In a Normal Campaign Season, Candidates Could Have a Tax Debate
Imagine what could happen if Donald Trump hadn't turned the presidential campaign into an argument over who founded Islamic State or whether there should be ideological entrance tests for foreign visitors and immigrants. Then he and Hillary Clinton could have a rational debate over taxes, a serious topic on which they have clear differences.
Trump wants to cut taxes massively, especially for the wealthy, which he claims will stimulate unprecedented growth. Clinton wants to boost taxes on corporations and the rich and use the revenue to create jobs and help the middle class.
Both evade some specifics but there's enough for a substantive debate.
That's not possible on many issues because the candidates have made it so hard to take their claims seriously. Trump, for example, has abandoned Republican orthodoxy and said he'd make no cutbacks on entitlements; could a President Trump continue to buck his party? Clinton has abandoned her original support for the Trans-Pacific Partnership trade pact. But she's said so much on both sides of the issue that it's easy to imagine a flop to that flip. On national security, it's difficult to delineate any Trump doctrine; he says he opposed the Iraq war and Libyan intervention, though he didn't until they soured.
On taxes, the Republican nominee proposes lowering the top rate for individuals to 33 percent from 39.6 percent and setting only two rates below that. The corporate rate would be slashed to 15 percent from 35 percent. And the estate tax, paid only by the wealthiest estates, would be eliminated.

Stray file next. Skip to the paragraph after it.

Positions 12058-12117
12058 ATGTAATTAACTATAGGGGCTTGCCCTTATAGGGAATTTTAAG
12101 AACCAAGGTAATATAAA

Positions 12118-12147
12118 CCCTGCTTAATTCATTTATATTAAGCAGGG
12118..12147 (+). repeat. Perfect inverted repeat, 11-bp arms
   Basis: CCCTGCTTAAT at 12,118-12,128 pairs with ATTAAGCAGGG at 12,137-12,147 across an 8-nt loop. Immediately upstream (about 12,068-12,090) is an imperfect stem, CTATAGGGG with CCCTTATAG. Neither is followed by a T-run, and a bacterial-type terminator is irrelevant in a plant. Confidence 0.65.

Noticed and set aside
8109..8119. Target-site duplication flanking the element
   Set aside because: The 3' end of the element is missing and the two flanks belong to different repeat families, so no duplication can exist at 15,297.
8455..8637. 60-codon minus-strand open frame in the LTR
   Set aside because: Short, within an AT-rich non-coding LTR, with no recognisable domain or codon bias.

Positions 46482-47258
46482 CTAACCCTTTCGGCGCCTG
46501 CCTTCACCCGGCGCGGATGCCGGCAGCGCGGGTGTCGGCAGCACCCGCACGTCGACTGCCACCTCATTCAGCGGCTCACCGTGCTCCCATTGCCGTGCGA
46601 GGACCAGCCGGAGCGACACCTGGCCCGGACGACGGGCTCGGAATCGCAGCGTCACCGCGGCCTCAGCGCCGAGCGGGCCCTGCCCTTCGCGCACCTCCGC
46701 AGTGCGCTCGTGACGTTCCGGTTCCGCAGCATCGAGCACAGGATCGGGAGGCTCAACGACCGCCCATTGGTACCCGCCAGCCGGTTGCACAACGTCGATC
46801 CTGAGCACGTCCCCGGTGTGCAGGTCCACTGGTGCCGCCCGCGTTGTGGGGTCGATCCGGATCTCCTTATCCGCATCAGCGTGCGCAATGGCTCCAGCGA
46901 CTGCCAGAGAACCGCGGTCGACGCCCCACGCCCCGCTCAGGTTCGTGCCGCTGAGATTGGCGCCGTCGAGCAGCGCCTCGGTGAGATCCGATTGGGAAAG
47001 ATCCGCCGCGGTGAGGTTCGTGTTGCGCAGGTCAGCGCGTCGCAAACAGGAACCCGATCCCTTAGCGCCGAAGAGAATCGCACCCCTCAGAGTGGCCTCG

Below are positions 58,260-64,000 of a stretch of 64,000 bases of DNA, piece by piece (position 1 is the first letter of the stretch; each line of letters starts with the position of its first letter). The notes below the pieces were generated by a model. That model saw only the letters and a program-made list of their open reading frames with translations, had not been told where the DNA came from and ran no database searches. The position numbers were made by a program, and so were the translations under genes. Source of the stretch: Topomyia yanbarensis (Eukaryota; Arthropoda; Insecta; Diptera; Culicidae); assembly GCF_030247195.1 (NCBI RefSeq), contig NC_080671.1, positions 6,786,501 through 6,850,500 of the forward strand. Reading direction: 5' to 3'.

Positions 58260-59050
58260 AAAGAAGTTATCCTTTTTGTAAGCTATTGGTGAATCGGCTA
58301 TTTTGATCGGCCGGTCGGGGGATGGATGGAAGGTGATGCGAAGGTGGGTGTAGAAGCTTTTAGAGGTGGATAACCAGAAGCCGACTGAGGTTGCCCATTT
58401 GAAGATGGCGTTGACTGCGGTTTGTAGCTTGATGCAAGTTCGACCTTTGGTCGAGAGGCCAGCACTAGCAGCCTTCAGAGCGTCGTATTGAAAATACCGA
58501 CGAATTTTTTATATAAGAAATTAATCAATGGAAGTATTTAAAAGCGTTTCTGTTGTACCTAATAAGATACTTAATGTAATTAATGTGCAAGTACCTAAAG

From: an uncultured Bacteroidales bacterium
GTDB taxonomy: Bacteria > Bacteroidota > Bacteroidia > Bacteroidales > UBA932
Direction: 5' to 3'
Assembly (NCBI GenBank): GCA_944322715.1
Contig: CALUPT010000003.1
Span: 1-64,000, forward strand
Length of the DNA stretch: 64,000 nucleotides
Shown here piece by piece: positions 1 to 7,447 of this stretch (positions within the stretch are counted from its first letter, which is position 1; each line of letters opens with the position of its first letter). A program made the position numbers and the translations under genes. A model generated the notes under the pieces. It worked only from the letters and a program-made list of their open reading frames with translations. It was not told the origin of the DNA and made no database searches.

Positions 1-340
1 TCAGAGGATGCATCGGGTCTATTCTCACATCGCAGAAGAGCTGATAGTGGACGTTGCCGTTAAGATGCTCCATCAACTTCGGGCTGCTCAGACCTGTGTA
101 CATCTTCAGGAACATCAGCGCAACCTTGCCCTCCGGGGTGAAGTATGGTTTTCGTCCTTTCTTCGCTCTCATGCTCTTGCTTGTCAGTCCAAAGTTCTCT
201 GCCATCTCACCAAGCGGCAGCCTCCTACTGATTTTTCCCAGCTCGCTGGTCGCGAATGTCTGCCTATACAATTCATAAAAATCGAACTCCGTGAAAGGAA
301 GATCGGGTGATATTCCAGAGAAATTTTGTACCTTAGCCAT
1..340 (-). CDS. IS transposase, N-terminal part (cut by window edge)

Clinton would require anyone making over $1 million to pay at least 30 percent in federal taxes, and would slap a 4 percent surcharge on those making over $5 million. She'd also limit deductions for upper-income taxpayers and would slightly increase estate taxes for the few who pay them. She would use the added revenue for a host of domestic initiatives, including a $275 billion, five-year infrastructure plan, tax breaks to help with child care and college tuition, and a bigger earned-income tax credit for the working poor.
Neither plan pleases deficit hawks like Maya MacGuineas, president of the Committee for a Responsible Federal Budget. "Both leave something to be desired," she declared. She called Trump's tax plan "a huge budget buster" and and indeed independent analysts I spoke to put the cost to the government at around $5 trillion over 10 years.
The Democratic candidate, MacGuineas notes, "uses all the new revenue she raises to pay for new spending initiatives," and by vowing not to raise taxes for anyone making less than $250,000 "perpetuates the notion that we can solve all our budgetary problems just by taxing the rich."
On the stump, Trump says he would end the tax loophole that lets some private equity and hedge fund executives pay a lower capital gains rate on earned income. But his plan would allow many of these executives to pay personal taxes at the 15-percent rate, which would mean a tax cut for carried interest.
Clinton has ducked specifics on corporate taxes and probably understates the cost of her proposal to eliminate tuition at public colleges. She hasn't decided on whether to offer a tax cut to the middle class, which might conflict with her commitment to restrain budget deficits.
One irony: Bloomberg Politics calculates that the Clintons would have paid about $1.7 million less tax last year under the Trump plan and at least $224,000 more under hers. Trump, who refuses to release his tax returns, would also probably pay more under Clinton's proposal and less under his. His heirs would surely pay less.
This is all stuff that would make for a better debate this autumn than what we are seeing and are likely to see for the next 11 weeks.
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